Maybe I’ve done things a little of of order with this small bed at behind the house. I’m working to add native grasses to give this a unifying backbone, but frankly that’s a little challenging retroactively. Or maybe I’ll just think of it as my ‘painter’ approach to gardening!
Shown here are liatris (gayfeather) and white echinacea (coneflower) in their second year. They’re attracting a wide variety of pollinators — including many dragonflies this year — while holding their own near a black walnut tree in an area that gets full sun for good portions of the day. They look lovely backlit in the evening, pleasant to view puttering in the backyard or from the kitchen window.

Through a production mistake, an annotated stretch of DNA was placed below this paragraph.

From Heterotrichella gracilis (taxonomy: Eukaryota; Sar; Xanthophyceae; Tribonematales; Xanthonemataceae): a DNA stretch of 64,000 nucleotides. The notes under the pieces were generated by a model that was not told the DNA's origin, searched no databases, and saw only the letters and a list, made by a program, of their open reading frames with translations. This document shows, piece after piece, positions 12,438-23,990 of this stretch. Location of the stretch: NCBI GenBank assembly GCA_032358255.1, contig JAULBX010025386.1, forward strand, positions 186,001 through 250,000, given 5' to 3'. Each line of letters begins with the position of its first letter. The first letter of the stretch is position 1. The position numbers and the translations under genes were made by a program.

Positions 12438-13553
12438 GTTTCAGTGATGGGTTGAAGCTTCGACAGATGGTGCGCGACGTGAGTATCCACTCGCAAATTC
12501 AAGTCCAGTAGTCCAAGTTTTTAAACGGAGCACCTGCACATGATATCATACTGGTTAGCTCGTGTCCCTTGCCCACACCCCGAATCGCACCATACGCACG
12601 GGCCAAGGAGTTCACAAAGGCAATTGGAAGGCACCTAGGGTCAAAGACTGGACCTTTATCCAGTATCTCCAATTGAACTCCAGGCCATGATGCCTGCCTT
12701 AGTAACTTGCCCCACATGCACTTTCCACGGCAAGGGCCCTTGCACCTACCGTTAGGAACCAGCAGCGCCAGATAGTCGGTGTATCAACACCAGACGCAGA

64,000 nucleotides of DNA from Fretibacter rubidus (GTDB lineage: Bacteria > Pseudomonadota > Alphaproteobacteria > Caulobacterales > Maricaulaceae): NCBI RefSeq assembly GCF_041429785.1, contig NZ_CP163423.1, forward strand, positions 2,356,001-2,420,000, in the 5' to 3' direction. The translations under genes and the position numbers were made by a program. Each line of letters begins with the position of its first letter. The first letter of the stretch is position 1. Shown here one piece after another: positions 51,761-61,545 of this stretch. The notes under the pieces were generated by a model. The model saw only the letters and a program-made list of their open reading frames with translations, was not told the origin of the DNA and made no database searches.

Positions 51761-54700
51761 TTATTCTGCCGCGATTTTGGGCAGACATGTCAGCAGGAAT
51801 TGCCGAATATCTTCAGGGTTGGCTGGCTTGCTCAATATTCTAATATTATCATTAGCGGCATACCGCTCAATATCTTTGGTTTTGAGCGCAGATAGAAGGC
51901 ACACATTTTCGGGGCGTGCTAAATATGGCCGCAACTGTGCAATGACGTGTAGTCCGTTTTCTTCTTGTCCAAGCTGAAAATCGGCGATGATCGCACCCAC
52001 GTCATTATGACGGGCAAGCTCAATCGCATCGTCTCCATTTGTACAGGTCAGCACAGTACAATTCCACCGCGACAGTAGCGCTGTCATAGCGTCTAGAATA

Not shown is what I’m currently adding, prairie dropseed (sporobolus heterolepis), a native grass that should add movement in the breeze, changing color into fall and winter, and providing additional interest as the sun sets. The seeds are described by many as smelling slightly of coriander or popcorn, depending on the source! And it is allegedly not fussy about soil, a good thing in this disturbed area that is full of clay. Photos of the finished bed will follow down the road.
I have a new interest in learning about and incorporating native grasses., for their ability to create a foundation, or punctuation, within the planting. Given how some can have roots up to several feet deep and self-seed, I’m being very cautious and will be planting these two over in a naturalized edge of the yard, where I have been planting bare-root serviceberry and American hazelnut, along with some more mature native viburnum and native witch hazels. Shown below are containers featuring appalachian sedge (on the left) — an experiment in a no-maintenance ground cover to replace the abundant Japanese stilt grass in the woodland border areas — and switch grass (on the right) as a potential accent.